And timing may matter when giving steroids to patients with pneumococcal meningitis. According to a landmark November 2002 study in the New England Journal of Medicine, “it is important to receive steroids with or before the first dose of antibiotics,” Dr. Pile said. “Give the steroids. Ask questions later. If it turns out not to be pneumococcal meningitis, you can stop them.”
Spinal epidural abscess
Hospitalists, particularly those who work in safety-net facilities, are seeing more spinal epidural abscesses (SEAs) due to increased injection drug use. Injecting drugs—along with diabetes, bacteremia from any source, alcohol abuse, end-stage renal disease, back surgery and anything that transgresses the epidural space—are risk factors for developing epidural abscesses. The majority, said Dr. Pile, are infected with S. aureus.
“It’s a tough diagnosis, and multiple studies have shown that, on average, it takes two or three trips for medical attention before the correct diagnosis is made,” he noted.
“We should think about this disease all the time in the appropriate setting to shift the curve toward earlier diagnosis.”
Don’t let the absence of a fever dissuade you from considering SEA, he said. “Patients are febrile only two-thirds of the time.” In a single-site study published in the June 2011 issue of Journal of Neurosurgery: Spine, clinicians found they could decrease the time to diagnosis if ED doctors followed an algorithm for patients presenting with back pain and SEA risk factors.
That algorithm used an elevated erythrocyte sedimentation rate (ESR) to determine whether at-risk patients should be sent for urgent MRIs. The center reduced its “diagnostic delay” from 84% before the algorithm was implemented to 10% after.
“The principle is simple,” Dr. Pile said. “If you see a person with central back pain and risk factors, suspect SEA and at least get a sed rate.” If the rate is normal, “you can stop. But if it’s elevated, seriously consider an MRI.”
He further noted that a CT scan is not nearly as sensitive as an MRI. “Be very careful before you discard this diagnosis based on a CT.”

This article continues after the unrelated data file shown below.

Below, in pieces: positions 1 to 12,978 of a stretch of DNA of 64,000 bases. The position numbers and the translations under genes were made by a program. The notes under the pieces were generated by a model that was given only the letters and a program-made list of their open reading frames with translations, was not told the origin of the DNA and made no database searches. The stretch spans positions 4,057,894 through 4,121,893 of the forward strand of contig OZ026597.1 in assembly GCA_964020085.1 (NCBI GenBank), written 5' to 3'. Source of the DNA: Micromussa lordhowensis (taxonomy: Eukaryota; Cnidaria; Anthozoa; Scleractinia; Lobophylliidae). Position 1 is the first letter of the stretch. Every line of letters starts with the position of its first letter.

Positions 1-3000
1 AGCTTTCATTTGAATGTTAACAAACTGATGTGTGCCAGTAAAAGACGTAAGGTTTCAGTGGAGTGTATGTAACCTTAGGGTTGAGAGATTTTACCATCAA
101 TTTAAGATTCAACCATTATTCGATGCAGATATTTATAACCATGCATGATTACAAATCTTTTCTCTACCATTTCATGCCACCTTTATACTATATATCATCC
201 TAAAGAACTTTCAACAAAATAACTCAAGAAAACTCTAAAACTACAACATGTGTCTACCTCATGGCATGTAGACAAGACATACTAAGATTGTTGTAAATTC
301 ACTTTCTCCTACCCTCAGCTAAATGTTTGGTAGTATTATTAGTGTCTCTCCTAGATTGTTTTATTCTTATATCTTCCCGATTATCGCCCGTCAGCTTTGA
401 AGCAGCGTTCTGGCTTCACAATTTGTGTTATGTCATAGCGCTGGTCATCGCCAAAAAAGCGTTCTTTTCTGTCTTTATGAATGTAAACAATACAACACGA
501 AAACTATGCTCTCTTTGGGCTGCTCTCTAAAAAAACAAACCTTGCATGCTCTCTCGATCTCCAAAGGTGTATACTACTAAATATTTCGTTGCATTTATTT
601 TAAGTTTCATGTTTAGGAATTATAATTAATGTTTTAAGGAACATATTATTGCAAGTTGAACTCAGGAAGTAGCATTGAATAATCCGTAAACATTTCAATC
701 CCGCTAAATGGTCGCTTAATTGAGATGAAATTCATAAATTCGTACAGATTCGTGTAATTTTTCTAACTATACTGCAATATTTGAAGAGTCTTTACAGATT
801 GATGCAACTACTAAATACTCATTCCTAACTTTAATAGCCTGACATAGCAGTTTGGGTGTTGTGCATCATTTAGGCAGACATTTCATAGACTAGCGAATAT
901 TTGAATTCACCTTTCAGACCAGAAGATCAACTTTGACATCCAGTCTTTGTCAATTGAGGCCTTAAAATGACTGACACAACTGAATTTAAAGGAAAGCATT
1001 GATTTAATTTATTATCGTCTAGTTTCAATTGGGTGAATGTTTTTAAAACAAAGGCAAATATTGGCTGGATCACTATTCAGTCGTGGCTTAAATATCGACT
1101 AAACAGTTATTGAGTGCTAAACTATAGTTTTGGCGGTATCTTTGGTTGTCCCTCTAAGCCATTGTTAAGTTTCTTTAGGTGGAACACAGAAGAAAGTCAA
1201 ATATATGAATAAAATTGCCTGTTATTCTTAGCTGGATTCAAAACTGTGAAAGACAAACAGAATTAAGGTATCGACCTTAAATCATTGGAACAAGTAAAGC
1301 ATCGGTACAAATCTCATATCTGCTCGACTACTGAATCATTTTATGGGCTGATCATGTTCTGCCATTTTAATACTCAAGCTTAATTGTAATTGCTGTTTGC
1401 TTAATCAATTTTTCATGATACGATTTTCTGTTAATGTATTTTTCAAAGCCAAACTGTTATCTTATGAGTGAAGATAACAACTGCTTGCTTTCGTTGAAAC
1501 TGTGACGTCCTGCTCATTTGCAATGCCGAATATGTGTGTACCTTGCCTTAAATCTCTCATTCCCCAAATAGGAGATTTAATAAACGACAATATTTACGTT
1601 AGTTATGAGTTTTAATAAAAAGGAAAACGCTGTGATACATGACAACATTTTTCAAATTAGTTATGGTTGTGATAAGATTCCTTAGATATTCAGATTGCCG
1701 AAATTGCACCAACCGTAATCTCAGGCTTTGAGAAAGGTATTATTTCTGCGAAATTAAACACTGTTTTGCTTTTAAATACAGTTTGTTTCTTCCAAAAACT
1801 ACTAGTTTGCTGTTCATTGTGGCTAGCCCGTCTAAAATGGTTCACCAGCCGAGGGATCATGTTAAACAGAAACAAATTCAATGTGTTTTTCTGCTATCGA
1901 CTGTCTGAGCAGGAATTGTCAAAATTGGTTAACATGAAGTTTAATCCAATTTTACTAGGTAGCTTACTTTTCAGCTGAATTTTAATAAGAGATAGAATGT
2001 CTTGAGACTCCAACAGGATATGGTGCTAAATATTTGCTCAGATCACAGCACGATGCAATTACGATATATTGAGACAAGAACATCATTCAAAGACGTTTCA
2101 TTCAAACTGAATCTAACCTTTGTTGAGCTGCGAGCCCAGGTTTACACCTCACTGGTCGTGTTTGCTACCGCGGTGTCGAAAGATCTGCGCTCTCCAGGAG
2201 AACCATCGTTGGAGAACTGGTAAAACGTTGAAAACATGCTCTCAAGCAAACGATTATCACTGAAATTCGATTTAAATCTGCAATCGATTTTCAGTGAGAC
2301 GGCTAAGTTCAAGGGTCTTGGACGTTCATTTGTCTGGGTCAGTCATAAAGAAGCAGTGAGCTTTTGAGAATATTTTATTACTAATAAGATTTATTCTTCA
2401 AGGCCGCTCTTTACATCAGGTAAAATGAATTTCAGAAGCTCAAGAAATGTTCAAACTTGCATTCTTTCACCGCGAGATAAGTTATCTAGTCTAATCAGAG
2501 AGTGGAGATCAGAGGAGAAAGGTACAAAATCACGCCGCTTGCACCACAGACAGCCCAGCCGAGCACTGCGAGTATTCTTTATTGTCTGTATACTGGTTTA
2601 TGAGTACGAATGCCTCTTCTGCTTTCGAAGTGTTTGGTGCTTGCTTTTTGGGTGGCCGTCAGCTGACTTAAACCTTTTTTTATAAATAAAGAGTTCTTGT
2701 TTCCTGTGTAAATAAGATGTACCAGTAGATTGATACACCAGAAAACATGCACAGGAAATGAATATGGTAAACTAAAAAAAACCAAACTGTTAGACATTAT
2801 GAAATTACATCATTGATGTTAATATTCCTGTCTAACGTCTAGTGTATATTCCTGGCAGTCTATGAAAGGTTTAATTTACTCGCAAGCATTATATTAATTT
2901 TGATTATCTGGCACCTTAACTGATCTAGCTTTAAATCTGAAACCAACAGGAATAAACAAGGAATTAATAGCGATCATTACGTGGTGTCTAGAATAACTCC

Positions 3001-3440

In addition, when patients have an epidural abscess at one level of the spine, hospitalists should consider ordering imaging of the entire spine. According to an article in the Jan. 1, 2015, issue of The Spine Journal, “a clinically unsuspected epidural abscess at another level” exists 10% of the time.
Necrotizing soft tissue infection
It can be “really tough” to decide whether a patient has cellulitis or a necrotizing soft tissue infection such as necrotizing fasciitis, necrotizing myositis or necrotizing cellulitis, said Dr. Pile. The red flag is “pain out of proportion to the physical exam.” In addition, “the more toxic” patients are and the less appropriately they respond to antibiotics, “the more you should think about this scary disease.”
As shown in a study in the September 2011 issue of Critical Care Medicine, the most important risk factor for a bad outcome in these cases is “delayed diagnosis and delayed or inadequate surgery.” That is nearly the only risk factor that clinicians can do anything about.
The optimal imaging study to assist in diagnosis is probably a CT scan, Dr. Pile noted, ideally with intravenous contrast. An article in the May 2010 issue of JAMA Surgery found that a contrasted CT was 100% sensitive in diagnosing necrotizing fasciitis.
Plain films can also help on occasion, although the “time-honored way” to treat these patients is to call a surgeon right away to consider taking the patient to the operating room for direct inspection of the fascia. Now, however, “many younger surgeons are more comfortable with imaging.”
Nonetheless, Dr. Pile recommended “a low threshold to obtain surgical consultation” for patients with what appears to be a bad cellulitis. “If surgery is needed, you want to be aggressive.”
Deborah Gesensway is a freelance writer who covers U.S. health care from Toronto.